Changing a school system with 118,000 students and 191 facilities can be a bruising process, as the Trammell Crow Company and local minority vendor Memphis Chemical and Janitorial Supply found out the hard way. School board members objected to a deal struck by Superintendent Carol Johnson and operations manager Lavon Alston. Alston resigned last month, Trammell Crow decided to stick to other real estate, and Memphis Chemical and attorney Robert Spence are suing to recover more than $1 million in expenses. Maintenance and supervision of school clean-up will stay in-house for now.
Charter schools are a sexier story. With backing from Memphis Tomorrow and the Hyde Family Foundation, six charter schools opened in Memphis in 2003 and 2004, and four more are scheduled to open in August. If they all make it, Memphis will have 10 of the 14 charter schools in Tennessee. Another Memphis school, the KIPP alternative middle school founded in 2001, is a hybrid of charter school and MCS parentage.
Charter schools get state certification and funding. Unlike optional schools such as Grahamwood Elementary and John P. Freeman Elementary, which cherry-pick top students with high test scores, charter schools have to take students who are either failing or assigned to a failing school in their district. They hold classes in churches and other unconventional locations, scramble for principals and certified teachers looking for a fresh challenge, and recruit students with a promise of long hours and classroom innovations.
Blakley Wallace, principal of the new Promise Academy in Frayser, was drumming up customers last weekend at a picnic and outside a Kroger on Frayser Boulevard. School starts August 8th at St. Paul's Episcopal Church in Frayser for 60 kindergarten students, with plans to add one grade a year until Pyramid is a full-fledged K-8 school.
"I give out my home phone number and cell number to people and tell them to call me about the academy," said Wallace, who taught music for eight years in Arkansas and was assistant principal at Ridgeway Middle School in Memphis for four years. "I tell them they're not going to get an education like this anywhere else for free."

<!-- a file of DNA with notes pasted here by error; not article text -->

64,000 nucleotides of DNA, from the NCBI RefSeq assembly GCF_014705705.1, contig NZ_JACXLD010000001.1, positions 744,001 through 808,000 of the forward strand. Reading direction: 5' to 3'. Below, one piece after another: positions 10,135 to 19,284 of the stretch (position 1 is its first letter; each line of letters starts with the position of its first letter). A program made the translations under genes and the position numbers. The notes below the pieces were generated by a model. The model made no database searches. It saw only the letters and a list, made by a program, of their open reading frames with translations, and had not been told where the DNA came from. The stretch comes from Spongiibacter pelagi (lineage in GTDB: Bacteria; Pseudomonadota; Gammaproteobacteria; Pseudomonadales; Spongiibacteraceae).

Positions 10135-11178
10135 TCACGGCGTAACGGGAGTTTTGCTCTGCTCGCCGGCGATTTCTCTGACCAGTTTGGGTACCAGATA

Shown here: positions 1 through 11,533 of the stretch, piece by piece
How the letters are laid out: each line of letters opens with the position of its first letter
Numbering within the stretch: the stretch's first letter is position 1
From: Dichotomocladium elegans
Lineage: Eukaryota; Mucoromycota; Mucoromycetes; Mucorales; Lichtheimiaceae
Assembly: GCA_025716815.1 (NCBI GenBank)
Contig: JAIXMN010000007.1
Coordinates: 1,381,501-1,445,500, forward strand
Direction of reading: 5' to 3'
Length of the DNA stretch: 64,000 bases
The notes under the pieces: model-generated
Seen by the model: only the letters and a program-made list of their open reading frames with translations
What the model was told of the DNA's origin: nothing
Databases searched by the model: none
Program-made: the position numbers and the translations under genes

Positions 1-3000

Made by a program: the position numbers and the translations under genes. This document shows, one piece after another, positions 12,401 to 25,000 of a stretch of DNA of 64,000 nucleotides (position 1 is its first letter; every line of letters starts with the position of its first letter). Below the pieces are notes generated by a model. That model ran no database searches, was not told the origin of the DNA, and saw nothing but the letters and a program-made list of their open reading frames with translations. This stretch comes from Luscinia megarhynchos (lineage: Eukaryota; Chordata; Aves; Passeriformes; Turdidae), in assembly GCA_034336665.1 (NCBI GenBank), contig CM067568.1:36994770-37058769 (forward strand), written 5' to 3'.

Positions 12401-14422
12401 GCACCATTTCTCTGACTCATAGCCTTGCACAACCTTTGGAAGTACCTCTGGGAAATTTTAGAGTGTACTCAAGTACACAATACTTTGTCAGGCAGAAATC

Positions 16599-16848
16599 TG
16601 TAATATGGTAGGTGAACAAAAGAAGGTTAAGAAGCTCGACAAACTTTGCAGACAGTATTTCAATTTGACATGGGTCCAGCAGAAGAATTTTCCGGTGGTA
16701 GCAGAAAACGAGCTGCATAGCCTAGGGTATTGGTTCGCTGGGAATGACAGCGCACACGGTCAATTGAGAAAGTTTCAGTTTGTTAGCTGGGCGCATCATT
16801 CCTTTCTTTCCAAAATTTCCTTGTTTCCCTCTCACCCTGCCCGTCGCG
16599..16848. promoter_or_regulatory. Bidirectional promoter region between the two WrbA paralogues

Promise Academy's "life and culture curriculum" will teach etiquette and "appropriate" language for different settings and situations.
"We are not going to replace casual language but add to it," Wallace said.
Students will also get two or three hours of language arts and an hour of math each day, plus music and art three days a week. The school day will last from 7:30 a.m. to 4:30 p.m., including a nap and prepackaged lunch.
Charter schools often have a longer school day - not to mention a longer name - than traditional schools. The new Southern Avenue Charter School of Academic Excellence and Creative Arts for 80 kindergarten and first-grade students will require parents to leave their children in school until 4 p.m. so they can do homework. Principal Elise Evans, who has 37 years experience as a teacher, counselor, and preschool director, says the curriculum will include Spanish, ballet, chess, music by the Suzuki method, and literacy.
The two other new charter schools are the Stax Music Academy for sixth-graders and the Memphis Business Academy, also for sixth-graders. The Stax charter school is an extension of an existing and well-publicized program tied to the famous record label and museum. The Business Academy, which will be located downtown, will start with 68 students.
Charter schools operate under a microscope. Backers say they free children trapped in failing schools run by an evil bureaucracy, while critics fear they siphon funds and moral support from the traditional schools scorned by conservative ideologues. The Memphis KIPP school made news this week for costing $1 million a year more than school board members were led to believe it would cost when they approved it. Another charter school sponsor, the Yo! Memphis Foundation, has been called on the carpet by the Memphis City Council for sloppy spending and accounting in its youth programs.
Facilities could be the next hot issue, as the strongest charter schools outgrow their temporary quarters. A logical home would seem to be public schools closed for low enrollment. MCS spokesman Vince McCaskill said this week it's unclear what will become of five elementary schools closed this year, but at this point there are no plans to use them for charter schools. n
CITY BEAT by JOHN BRANSTON